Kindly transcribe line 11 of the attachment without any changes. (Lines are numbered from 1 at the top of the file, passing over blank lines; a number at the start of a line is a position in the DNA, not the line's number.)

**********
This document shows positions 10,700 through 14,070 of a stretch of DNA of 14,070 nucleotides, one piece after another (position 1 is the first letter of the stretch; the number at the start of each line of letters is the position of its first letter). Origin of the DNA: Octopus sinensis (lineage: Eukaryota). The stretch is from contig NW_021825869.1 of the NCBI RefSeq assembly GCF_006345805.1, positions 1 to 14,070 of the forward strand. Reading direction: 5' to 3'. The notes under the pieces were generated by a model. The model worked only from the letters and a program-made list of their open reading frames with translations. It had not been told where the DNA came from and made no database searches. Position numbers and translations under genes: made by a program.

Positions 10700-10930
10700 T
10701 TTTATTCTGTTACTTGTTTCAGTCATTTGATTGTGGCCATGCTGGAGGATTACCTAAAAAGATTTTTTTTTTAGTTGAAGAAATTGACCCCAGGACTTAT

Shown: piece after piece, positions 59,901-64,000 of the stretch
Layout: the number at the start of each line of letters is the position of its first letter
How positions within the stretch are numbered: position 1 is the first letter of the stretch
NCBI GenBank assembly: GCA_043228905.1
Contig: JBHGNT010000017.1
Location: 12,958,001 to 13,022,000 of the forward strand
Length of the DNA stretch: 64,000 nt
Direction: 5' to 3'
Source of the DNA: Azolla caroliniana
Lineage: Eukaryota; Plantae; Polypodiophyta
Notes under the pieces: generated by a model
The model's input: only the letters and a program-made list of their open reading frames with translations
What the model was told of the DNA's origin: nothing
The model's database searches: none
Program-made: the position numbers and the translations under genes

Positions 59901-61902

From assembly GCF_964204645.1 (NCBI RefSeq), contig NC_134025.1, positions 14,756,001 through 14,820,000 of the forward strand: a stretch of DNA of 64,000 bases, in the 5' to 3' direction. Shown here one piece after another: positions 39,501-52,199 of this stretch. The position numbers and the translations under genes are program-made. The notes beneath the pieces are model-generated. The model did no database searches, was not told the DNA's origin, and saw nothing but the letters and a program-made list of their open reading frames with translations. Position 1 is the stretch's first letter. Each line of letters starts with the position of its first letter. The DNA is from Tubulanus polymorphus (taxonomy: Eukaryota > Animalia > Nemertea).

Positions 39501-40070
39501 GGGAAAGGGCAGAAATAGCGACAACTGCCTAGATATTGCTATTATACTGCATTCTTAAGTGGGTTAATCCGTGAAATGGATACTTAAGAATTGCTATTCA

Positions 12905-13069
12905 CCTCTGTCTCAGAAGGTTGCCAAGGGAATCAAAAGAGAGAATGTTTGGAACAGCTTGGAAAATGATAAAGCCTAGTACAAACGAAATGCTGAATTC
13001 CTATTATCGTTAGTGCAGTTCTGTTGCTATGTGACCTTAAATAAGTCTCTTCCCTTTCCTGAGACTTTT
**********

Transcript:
Length of the DNA stretch: 64,000 nt